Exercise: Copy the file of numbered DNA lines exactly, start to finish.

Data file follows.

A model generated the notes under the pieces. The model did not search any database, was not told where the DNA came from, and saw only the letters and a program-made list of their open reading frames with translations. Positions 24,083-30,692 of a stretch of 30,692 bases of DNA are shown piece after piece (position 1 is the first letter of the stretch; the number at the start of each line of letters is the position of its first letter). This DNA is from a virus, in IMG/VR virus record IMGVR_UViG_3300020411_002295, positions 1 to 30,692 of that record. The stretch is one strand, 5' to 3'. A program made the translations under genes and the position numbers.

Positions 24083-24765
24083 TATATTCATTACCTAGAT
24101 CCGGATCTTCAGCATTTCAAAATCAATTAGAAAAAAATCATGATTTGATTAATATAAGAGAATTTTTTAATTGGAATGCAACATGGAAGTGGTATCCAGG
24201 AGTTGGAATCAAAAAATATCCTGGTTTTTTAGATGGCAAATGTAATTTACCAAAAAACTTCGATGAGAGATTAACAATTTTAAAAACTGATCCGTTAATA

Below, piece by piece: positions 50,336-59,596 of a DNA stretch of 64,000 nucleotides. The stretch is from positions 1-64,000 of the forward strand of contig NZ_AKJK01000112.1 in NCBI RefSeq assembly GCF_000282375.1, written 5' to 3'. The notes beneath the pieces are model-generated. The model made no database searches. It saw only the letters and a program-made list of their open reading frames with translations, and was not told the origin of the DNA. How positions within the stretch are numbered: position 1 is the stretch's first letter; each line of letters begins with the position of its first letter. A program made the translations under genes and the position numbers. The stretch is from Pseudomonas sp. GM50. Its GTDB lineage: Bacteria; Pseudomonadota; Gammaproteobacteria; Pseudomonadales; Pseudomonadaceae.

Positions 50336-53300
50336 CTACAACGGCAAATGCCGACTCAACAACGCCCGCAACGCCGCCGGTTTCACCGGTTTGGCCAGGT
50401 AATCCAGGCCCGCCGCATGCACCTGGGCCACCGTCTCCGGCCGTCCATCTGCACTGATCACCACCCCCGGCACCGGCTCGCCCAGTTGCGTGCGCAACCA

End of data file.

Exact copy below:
A model generated the notes under the pieces. The model did not search any database, was not told where the DNA came from, and saw only the letters and a program-made list of their open reading frames with translations. Positions 24,083-30,692 of a stretch of 30,692 bases of DNA are shown piece after piece (position 1 is the first letter of the stretch; the number at the start of each line of letters is the position of its first letter). This DNA is from a virus, in IMG/VR virus record IMGVR_UViG_3300020411_002295, positions 1 to 30,692 of that record. The stretch is one strand, 5' to 3'. A program made the translations under genes and the position numbers.

Positions 24083-24765
24083 TATATTCATTACCTAGAT
24101 CCGGATCTTCAGCATTTCAAAATCAATTAGAAAAAAATCATGATTTGATTAATATAAGAGAATTTTTTAATTGGAATGCAACATGGAAGTGGTATCCAGG
24201 AGTTGGAATCAAAAAATATCCTGGTTTTTTAGATGGCAAATGTAATTTACCAAAAAACTTCGATGAGAGATTAACAATTTTAAAAACTGATCCGTTAATA

Below, piece by piece: positions 50,336-59,596 of a DNA stretch of 64,000 nucleotides. The stretch is from positions 1-64,000 of the forward strand of contig NZ_AKJK01000112.1 in NCBI RefSeq assembly GCF_000282375.1, written 5' to 3'. The notes beneath the pieces are model-generated. The model made no database searches. It saw only the letters and a program-made list of their open reading frames with translations, and was not told the origin of the DNA. How positions within the stretch are numbered: position 1 is the stretch's first letter; each line of letters begins with the position of its first letter. A program made the translations under genes and the position numbers. The stretch is from Pseudomonas sp. GM50. Its GTDB lineage: Bacteria; Pseudomonadota; Gammaproteobacteria; Pseudomonadales; Pseudomonadaceae.

Positions 50336-53300
50336 CTACAACGGCAAATGCCGACTCAACAACGCCCGCAACGCCGCCGGTTTCACCGGTTTGGCCAGGT
50401 AATCCAGGCCCGCCGCATGCACCTGGGCCACCGTCTCCGGCCGTCCATCTGCACTGATCACCACCCCCGGCACCGGCTCGCCCAGTTGCGTGCGCAACCA